2015/16. Trains 3 and 4 will be finished by 2016/17.
Cheniere has already sold output from two more production
units, Trains 5 and 6, and just needs regulatory approval.
Cheniere hopes to award EPC contracts for both trains in the
second half of 2014.
Freeport LNG's projects is less advanced, but has awarded a
front-end engineering design (FEED) contract to Chicago Bridge &
Iron and Zachry International, which is the last and
most expensive piece of work before making a final investment
decision (FID) to proceed.
Cove Point, which only got the final go ahead from the
Department of Energy on September 11, had already awarded an EPC
contract to IHI Engineering & Construction and Kiewit, according
to the company's website, with an in-service date of 2017.
If the department continues to process applications at the
current rate and in the promised order, the next approvals will
be for Freeport's expansion project (1.4 million tonnes per
annum), Sempra's Cameron LNG (1.7 mtpa), Jordan Cove (0.8 mtpa),
LNG Development Company (1.25 mtpa) and Cheniere Marketing (2.1
Most are big and established players in the gas industry,
and most of these projects are highly likely to be built, taking
exports above 12 bcf/d.
Eventual export volumes will depend on world demand,
competing supplies developed in other countries and U.S.
domestic gas prices. Current worldwide LNG export capacity is
around 37 bcf/d, with another 10 bcf/d already under
construction or being planned.
"With additional projects in the planning stages in Qatar,
Australia, Canada and elsewhere, the world may simply not need
LNG from the United States ... Consumers will have other
options," according to a study issued by Senator Lisa Murkowski
"The window for the United States to join the global gas
trade will not be open indefinitely," Murkowski warned. "In fact
it is narrowing, and there is a real possibility that the nation
will miss out on a historic opportunity," the study concluded.
Murkowski is the highest-ranking Republican on the Senate
Energy and Natural Resources Committee, and a strong supporter
of gas exports, and has called on the department to speed up its
approval process. Murkowski's home state of Alaska eventually
hopes to host its own LNG export project to supply customers in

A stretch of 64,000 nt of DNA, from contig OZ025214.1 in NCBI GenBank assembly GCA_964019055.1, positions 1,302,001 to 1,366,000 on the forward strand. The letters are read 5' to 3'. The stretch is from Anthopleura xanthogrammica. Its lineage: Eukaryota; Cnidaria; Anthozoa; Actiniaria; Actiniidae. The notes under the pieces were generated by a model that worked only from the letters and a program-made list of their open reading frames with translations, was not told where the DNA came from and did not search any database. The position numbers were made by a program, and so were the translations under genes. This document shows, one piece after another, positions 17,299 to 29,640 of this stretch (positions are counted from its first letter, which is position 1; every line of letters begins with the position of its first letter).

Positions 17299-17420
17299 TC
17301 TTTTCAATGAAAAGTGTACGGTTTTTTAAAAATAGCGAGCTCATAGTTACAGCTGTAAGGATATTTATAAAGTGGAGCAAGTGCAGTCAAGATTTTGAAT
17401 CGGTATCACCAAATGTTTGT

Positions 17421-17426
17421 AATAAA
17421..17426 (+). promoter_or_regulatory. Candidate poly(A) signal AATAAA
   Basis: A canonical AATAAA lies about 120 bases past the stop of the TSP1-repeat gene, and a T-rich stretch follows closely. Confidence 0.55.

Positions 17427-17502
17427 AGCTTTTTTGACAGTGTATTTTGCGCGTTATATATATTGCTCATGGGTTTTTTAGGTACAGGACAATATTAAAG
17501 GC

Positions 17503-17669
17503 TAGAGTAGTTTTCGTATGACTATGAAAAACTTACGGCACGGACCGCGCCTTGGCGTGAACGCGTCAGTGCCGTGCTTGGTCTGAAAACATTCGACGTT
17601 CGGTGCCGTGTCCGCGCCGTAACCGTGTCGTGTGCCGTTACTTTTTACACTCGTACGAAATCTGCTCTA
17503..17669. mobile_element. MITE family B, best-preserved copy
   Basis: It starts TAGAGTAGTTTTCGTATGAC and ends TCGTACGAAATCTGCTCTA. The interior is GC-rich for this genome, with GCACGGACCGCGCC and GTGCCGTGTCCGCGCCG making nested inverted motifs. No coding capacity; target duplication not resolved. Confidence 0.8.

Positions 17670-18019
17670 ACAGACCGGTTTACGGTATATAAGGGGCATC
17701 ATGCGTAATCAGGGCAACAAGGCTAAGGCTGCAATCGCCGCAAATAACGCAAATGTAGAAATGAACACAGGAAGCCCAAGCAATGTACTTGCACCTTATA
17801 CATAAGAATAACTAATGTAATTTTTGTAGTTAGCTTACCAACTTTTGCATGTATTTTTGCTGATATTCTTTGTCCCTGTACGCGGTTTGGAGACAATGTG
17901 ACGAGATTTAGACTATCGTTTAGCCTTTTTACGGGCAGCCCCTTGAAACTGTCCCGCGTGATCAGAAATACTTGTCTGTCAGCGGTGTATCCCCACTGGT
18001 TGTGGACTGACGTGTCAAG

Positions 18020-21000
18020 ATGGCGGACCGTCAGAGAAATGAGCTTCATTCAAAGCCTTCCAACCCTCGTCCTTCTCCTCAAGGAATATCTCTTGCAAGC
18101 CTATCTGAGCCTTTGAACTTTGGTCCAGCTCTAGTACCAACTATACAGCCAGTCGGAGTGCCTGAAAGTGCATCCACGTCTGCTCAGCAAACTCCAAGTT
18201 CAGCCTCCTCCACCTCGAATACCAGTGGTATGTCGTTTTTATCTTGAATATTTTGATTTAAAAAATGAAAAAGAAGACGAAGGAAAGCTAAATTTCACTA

CONDITIONS FOR APPROVAL
Approving Dominion Cove Point, the Department of Energy
noted the total volume of exports so far approved "only modestly
exceeds the 6 bcf/d volume evaluated by NERA."
The department insisted it will continue taking a measured
approach. "Specifically, the Department of Energy will continue
to assess the cumulative impacts of each succeeding request for
export authorisation," according to the order.
The department claims it will attach "appropriate and
necessary terms and conditions to the authorisations" and "other
conditions will be applied as necessary." Officials also claim
the department can modify or rescind prior approvals, and issue
supplemental orders if it finds necessary, under powers
contained in Natural Gas Act.
This has led to enormous uncertainty about how many more
export applications the department will approve, and in what
circumstances it might modify or rescind some of them.
Despite their differing views, Wyden and Murkowski have
joined together to ask the department to clarify the
circumstances in which it would modify of revoke applications
that have already been granted in a letter to Secretary of
Energy Ernest Moniz.
Among the questions they want the department to answer is
what factors it would consider in deciding whether to suspend or
revoke an export authorisation, and whether the cumulative
impact of exports might be one of them, as well as what rights
an exporter would have to challenge the decision.
In reality, once the department has given its approval, it
is hard to see any circumstances under which the permission
could be rescinded.